SORTEE member voices – Félicie Dhellemmes

By SORTEE | July 13, 2023

[SORTEE member voices is a weekly Q&A with a different SORTEE member]

Name: Félicie Dhellemmes (she/her)

Date: 28 June 2023.

Position: Post-Doc.

Research and/or work interests:
Behavioral ecology, movement ecology, individual differences in behavior, foraging.

How did you become interested in open research?
I became interested in ORT research practices pretty early on when it became evident to me that if we wanted the public to trust science (in the context of climate, for example), science had to be exemplary and as trustworthy as possible.

What’s an open science practice or topic that you’ve changed your views on within the last few years? Why?
The act of sharing my data was very difficult at first. I worked very long days, and very long hours for many years to obtain my PhD dataset, and sharing it online felt like giving away all this work. Now I realize that science is at its most powerful when data is shared and that contributing my data only makes the scientific process more efficient.

What ‘ORT’ practice have you introduced into your research practice that you’ve found really helpful?
Thanks to a SORTEE conference I have gotten into version control on GitHub. I don’t use it every day because my codes are generally very well organized, but there are certainly some instances when I now rely heavily on GitHub and I’m so glad I got to learn it. Thanks, Malika!

If you had the power to change one thing about current incentives in your career path, what would it be?
Like many of my colleagues, I think the strong incentives placed on publishing often and in journals with higher impact factors have a high potential to lead to poor scientific practices. I wish we could re-balance incentives and promote scientific outcomes differently.

What’s an ‘ORT’ subject or practice that you think deserves more attention?
I have never pre-registered a study, but I wish for this to become more common. Maybe in the next few years, we will find ways to incentivize the use of pre-registration and make this an integral part of the scientific process.

Where were you born and raised?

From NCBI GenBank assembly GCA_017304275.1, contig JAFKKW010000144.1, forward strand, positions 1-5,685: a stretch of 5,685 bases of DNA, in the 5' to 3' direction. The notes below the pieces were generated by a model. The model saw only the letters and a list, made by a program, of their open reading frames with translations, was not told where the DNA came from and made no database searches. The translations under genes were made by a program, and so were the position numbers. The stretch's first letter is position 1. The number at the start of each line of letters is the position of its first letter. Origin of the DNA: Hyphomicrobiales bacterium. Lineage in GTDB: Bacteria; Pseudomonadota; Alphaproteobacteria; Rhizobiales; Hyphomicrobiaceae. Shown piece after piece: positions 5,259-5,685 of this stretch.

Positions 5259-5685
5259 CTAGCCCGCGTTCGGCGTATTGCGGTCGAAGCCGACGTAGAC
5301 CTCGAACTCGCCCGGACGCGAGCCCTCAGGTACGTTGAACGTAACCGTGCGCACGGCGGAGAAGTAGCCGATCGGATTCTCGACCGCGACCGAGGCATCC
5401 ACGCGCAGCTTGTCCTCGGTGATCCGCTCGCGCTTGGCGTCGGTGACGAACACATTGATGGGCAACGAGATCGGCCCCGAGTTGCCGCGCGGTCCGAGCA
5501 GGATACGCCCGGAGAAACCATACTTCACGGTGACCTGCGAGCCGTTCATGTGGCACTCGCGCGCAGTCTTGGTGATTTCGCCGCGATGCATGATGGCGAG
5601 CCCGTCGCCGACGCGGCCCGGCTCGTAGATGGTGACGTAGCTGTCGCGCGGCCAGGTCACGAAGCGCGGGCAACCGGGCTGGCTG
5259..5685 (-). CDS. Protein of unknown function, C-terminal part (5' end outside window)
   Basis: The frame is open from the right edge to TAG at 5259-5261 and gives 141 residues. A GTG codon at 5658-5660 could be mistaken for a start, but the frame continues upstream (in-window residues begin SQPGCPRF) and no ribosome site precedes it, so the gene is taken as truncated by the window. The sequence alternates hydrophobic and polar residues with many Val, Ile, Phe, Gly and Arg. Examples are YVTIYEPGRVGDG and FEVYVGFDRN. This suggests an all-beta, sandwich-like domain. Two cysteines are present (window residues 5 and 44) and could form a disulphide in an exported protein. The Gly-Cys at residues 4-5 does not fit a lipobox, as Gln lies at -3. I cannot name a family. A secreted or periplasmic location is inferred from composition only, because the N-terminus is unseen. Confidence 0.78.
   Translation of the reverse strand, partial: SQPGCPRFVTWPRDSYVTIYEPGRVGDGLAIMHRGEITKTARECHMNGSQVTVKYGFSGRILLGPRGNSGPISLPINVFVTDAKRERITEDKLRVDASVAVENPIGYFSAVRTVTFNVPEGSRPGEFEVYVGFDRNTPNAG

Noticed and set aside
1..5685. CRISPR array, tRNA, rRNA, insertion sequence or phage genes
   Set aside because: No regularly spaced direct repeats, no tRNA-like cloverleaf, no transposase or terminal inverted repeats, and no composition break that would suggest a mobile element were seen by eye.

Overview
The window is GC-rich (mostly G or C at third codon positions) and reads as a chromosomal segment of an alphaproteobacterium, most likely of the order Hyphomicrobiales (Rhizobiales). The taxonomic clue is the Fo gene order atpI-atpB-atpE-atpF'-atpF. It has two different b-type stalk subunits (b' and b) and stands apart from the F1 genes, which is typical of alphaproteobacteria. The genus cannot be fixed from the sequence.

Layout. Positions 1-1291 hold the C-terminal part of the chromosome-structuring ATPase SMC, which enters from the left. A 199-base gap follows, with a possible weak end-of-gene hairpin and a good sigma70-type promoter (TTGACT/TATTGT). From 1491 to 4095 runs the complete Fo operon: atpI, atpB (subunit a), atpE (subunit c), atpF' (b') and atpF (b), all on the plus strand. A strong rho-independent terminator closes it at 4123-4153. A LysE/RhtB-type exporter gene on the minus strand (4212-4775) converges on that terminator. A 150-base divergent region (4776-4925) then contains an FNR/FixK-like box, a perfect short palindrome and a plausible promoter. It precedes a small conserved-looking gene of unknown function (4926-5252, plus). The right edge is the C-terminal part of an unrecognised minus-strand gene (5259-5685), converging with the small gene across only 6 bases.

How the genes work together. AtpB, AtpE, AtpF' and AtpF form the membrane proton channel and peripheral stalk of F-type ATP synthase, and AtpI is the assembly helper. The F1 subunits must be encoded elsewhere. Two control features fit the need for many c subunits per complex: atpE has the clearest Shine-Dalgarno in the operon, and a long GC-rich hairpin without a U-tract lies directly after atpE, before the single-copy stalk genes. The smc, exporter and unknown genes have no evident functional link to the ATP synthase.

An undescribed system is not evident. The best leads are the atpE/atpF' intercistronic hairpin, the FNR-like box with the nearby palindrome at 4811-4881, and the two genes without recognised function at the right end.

I was born and raised in Lille, France, where it rains all the time and the people are the friendliest of the whole country.

Where is someplace you’ve never visited but would like to? Why do you want to visit there?
I’ve always wanted to travel on the Trans-Siberian railway and do the 9000km of it with lots of stops. This feels very remote and very outside of my comfort zone, and I think I’d absolutely love it!

Tell us about one of your hobbies.
I like to play with tools and one of my preferred handy activities is fixing bikes. Bikes are wonderful, they’ll allow you to go very far, stay in shape and discover new places at a different pace! Go bikes!

Do you have a favorite non-human organism? What is it and why is it your favorite?
Juvenile lemon sharks (Negaprion brevirostris). They are just the cutest little pieces of perfection while also being little terrors: beauty and chaos. I am absolutely in love with them.

What was your most embarrassing fieldwork moment?
Once during a night shark-fishing outing, I was collecting blood samples that needed to be centrifuged right away. I was at the back of the boat working a manual centrifuge to separate the red blood cells from the plasma and for some reason fell out of the boat in very very slow motion. I started leaning forward more and more and was unable to regain balance, but extremely slowly. The samples, the centrifuge and I ended up in the water. Whoopsies.